The Genetic Wars by Barbara Confino

Finding a Story
Marc Riboud
Witness at a Crossroads
Photo by Marc Riboud . Source:
Marc Riboud, "Crossroads, Kyber Pass" 1958

"You're still having trouble finding a story." Henri Cartier-Bresson wrote to Marc Riboud in Asia. The older man could offer only sympathy and encouragement, but he need not have worried. Riboud had found countless stories and, in retrospect, a sense of humanity and a style.

"Witness at a Crossroads" at the Rubin Museum through March 23— tells his story, but had an entire continent, like photography for Cartier-Bresson, had come upon its "decisive moment"? Born in 1923, just one year before Robert Frank in Switzerland, Riboud began his three-year journey in 1955 to Turkey, Iran, Afghanistan, Pakistan, India, Nepal, China, and Japan (a journey interrupted by his mother's illness). India had its first prime minister, and Mao had still to embark on the Great Leap Forward. A decade after World War II, country after country faced a choice between East and West, capitalism and communism, a rural economy and modernity. Then again, they could always choose neither or both. A photograph by the entry shows the Khyber Pass, with arrows directing cars to the left and camels to the right, but a man in desert clothing hurtles onward by bicycle.

Photo by Marc  Riboud . Source:
Marc Riboud, "Pekin" 1965

Riboud, too, was not one for taking sides, unlike Walker Evans in America or indeed his mentor in France. Where Cartier-Bresson photographed a man sleeping under a bridge, Riboud selects a man sleeping on a shelf beside the Hindu god of death and destruction. Where Cartier-Bresson has an artistry born of Surrealism, the artistry of a man leaping over his own shadow, Riboud's deepest shadows fall across a couple separated by the dark confines of their bedroom. Where Cartier-Bresson followed him to Asia in 1958 in pursuit of change, Riboud's subjects include a meeting of the Dalai Lama, Zhou Enlai, Indira Gandhi, and Jawaharlal Nehru. One has to wonder what was resolved.

Photo by Marc  Riboud . Source:
Marc Riboud, "JAPAN, Karuizawa. Photographer's rally." 1958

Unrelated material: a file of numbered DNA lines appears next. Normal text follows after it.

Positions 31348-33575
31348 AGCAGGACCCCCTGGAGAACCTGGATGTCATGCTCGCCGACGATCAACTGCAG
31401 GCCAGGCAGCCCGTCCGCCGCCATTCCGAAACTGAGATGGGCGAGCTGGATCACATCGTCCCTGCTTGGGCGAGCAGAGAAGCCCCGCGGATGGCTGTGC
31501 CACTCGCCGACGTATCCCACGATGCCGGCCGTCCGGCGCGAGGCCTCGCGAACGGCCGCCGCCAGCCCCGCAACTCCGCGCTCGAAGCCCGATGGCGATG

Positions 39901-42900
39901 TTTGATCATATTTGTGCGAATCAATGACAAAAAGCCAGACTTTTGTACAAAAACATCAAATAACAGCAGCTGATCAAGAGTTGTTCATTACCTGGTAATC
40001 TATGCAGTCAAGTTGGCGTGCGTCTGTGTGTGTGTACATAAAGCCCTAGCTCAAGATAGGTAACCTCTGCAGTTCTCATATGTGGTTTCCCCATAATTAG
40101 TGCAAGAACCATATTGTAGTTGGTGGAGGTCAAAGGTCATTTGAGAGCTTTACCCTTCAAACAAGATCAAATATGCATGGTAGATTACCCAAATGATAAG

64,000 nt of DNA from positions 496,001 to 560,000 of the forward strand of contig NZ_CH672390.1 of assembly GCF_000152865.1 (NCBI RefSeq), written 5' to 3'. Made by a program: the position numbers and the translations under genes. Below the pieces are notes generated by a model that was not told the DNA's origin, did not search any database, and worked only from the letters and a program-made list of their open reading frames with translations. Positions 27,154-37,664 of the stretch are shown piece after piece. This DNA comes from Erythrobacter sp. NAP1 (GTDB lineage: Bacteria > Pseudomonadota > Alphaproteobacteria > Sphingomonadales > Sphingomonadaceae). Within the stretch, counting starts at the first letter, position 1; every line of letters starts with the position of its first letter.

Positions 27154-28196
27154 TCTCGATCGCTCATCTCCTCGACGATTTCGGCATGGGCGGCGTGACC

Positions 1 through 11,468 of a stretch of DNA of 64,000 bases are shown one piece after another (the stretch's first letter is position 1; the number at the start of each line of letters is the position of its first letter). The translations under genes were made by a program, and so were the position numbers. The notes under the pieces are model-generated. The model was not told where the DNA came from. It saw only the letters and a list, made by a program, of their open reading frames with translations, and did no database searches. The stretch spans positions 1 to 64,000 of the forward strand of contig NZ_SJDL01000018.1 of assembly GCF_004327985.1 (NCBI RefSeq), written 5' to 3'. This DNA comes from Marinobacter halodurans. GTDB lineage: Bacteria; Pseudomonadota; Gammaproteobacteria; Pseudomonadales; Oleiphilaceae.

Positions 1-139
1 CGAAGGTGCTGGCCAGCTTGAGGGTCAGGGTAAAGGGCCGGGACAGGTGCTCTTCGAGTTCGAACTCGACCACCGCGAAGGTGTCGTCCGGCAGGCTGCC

Like Cartier-Bresson, he worked at once in art photography, commercial photography, street photography, and photojournalism. Like the older man, too, he trusted his art to a hand-held Leica, a press pass, and a passport, not the darkroom. The exhibition, curated by Beth Citron, has a display case for all three. Thanks to Cartier-Bresson, he also carried introductions to Ravi Shankar and Satjayit Ray (a contact sheet tracks Ray directing a film.) Riboud photographed Mao and Zhou looking ambiguously thoughtful or calculating, but his real interest lay in ordinary people and a continent in motion. When he returned to China briefly in the 1960s, it showed no signs of slowing down.

Photo by Marc  Riboud . Source:
Marc Riboud, "Weapons Factory in Kohat, Near the Afghan Border, Kohat, Pakistan" 1956

Each country has for him its own stories, if not necessarily the expected ones. Turkey seems no closer to modernity, after years of Kemal Atatürk's wrenching secular reforms. Communities pack into makeshift wooden housing, and women hug one another between love and despair. In Pakistan, children play and men show off together at the gym, but a young man hides behind a revolver, and another's dark eyes peer out threateningly and cautiously from behind the spokes of a wheel. Heads everywhere are bent, even as the camera engages them with sympathy. Women still wear burqas, and Riboud deemed their folds "wonderful."

Photo by Marc  Riboud . Source:
Marc Riboud, "Mao in 1957"

Further east, the pageantry widens, and so does the ambiguity. People in India loll apart in the sunlight, creating their own elegant compositions, and a beheading in China belongs to a street show. Chinese look out from a cluster of broad windows, neither fully confined nor free. As a family struggles to convey a junk across the Yangtze, it could be continuing a task unchanged for centuries or caught up in a flood. Only Japan seems fully a part of what a 2010 retrospective of Cartier-Bresson called "The Modern Century." A worker on a skyscraper engages it in a turn close to a silent comedy or a dance, while crowds press into supermarkets and nightclubs.

Photo by Marc  Riboud . Source:
Marc Riboud, "High Court Building Designed by Le Corbusier; Chandigarh, India

" 1956

Riboud portrays them all as on a stage, much like the bedroom and the beheading. They may be creative actors intentionally, like art students in China, or unintentionally, like Chinese wielding umbrellas, out of a garden party or René Magritte. An individual with a flower faces a row of soldiers with bayonets and rifles, and who knows who will survive the confrontation as they were? Ultimately, Riboud found his story in the contrast between inscrutable leaders and the human tapestry. He creates a psychology of mists and mountains, while faces remain at a distance even in close-up. In his warmth and objectivity, his equal trust as an artist in things and in people, he also found his modernity.

Marc Riboud
Witness at a Crossroads
Curator: Beth Citron

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Thursday, October 16 to
Monday, March 23, 2015
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